5 takeaways on Trump’s first 5 days

This is what winging it looks like America.

 

In the space of the past 48 hours, a mellower, more presidential Trump seems a bit more comfortable with the system he will soon lord over: His selection of Republican National Committee Chairman Reince Priebus has already sparked a minirebellion among some supporters who were hoping Trump would, for real, detonate the establishment.

 

So what do we know? He’s basically the same brash invader who sacked the establishment citadel on Election Day — but seems a lot more flexible than the sloganeering populist who vowed, in an oath of iron and blood, to build that wall, trash Obamacare and overcome the “rigged system.”

 

It’s been five days since the reality TV star became the reality president and judging from his public pronouncements and a slightly dizzy “60 Minutes” appearance, he still seems to be grappling with the vast implications of his stunning and unexpected victory. But in the past few days — amid protests in several major cities and a massive case of the national frights about his fitness to govern — Trump has made a handful of moves that offer the first hints of what kind of president he will be.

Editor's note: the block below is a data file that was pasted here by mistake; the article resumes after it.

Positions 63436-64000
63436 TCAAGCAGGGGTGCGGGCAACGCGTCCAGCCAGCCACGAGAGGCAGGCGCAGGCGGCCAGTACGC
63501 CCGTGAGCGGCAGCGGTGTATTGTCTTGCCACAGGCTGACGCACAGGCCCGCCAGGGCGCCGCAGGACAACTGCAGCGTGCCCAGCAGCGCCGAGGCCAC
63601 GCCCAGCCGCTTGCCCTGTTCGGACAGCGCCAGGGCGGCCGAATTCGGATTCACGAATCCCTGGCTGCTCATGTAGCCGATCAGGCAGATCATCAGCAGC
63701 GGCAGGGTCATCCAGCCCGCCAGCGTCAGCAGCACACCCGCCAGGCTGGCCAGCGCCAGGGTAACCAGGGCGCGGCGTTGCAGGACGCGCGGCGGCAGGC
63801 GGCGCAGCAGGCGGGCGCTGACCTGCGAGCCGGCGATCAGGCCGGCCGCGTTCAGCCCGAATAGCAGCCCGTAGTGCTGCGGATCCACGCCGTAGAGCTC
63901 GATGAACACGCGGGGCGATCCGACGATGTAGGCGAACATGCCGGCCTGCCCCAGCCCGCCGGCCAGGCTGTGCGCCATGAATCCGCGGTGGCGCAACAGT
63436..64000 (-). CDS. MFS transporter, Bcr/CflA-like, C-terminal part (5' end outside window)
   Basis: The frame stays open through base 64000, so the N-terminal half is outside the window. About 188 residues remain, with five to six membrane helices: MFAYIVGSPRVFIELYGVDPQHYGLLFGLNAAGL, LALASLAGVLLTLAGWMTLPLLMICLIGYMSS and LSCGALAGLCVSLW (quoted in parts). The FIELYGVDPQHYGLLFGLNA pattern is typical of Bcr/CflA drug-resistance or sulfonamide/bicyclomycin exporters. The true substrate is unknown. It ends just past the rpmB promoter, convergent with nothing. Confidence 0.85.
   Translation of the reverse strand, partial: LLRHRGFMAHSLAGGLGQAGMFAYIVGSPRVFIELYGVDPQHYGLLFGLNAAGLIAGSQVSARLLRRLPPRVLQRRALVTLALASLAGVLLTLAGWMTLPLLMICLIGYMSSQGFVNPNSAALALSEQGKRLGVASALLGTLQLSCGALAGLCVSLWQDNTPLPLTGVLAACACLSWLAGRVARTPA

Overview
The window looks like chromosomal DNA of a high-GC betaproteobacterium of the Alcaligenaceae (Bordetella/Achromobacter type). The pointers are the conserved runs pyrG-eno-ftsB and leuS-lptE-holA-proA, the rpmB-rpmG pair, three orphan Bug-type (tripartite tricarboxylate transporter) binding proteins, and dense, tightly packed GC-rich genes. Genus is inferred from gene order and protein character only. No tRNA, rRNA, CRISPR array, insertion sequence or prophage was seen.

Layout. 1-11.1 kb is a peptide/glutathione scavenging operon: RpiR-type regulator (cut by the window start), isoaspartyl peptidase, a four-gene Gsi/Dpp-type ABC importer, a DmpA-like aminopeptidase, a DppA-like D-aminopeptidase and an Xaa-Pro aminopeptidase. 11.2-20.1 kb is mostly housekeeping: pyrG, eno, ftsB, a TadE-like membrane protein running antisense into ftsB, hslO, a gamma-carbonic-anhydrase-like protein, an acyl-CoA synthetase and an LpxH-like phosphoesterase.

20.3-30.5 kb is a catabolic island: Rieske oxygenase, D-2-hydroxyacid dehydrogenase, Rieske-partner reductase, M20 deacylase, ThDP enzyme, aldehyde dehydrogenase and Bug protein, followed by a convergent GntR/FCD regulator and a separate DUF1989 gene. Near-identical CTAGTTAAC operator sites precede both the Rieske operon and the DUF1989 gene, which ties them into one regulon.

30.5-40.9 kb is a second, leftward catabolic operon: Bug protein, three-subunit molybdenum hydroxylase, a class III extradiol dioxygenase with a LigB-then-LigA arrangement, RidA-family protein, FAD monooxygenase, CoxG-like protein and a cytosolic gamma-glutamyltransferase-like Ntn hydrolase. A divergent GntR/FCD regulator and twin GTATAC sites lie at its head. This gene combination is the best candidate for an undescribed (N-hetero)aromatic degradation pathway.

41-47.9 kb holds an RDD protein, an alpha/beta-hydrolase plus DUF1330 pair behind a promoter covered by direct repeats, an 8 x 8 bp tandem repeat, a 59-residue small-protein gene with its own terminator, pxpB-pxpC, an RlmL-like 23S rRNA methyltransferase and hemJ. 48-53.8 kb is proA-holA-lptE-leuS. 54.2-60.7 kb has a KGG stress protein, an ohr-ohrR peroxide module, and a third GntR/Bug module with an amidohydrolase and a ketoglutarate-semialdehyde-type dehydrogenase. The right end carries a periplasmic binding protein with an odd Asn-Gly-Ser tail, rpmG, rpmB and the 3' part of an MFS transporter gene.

His transition process was practically nonexistent — and was thrown into chaos by the ouster of New Jersey Gov. Chris Christie by allies of Vice President-elect Mike Pence and Trump Tower staffers, including Steve Bannon, who feared that Christie’s Bridgegate scandal would overshadow their efforts.

 

Donald Trump is compulsively improvisational and ran the most successful back-of-the-napkin operation in American political history, but the challenge confronting him is, by his own admission, nothing like anything anybody has ever faced. Like practically everybody else in the country, Trump (despite his statements to the contrary) really didn’t think he’d be spending this weekend trying to staff the upper management of the world’s sole remaining superpower.

 

In the space of the past 48 hours, a mellower, more presidential Trump seems a bit more comfortable with the system he will soon lord over: His selection of Republican National Committee Chairman Reince Priebus has already sparked a minirebellion among some supporters who were hoping Trump would, for real, detonate the establishment.

 

 

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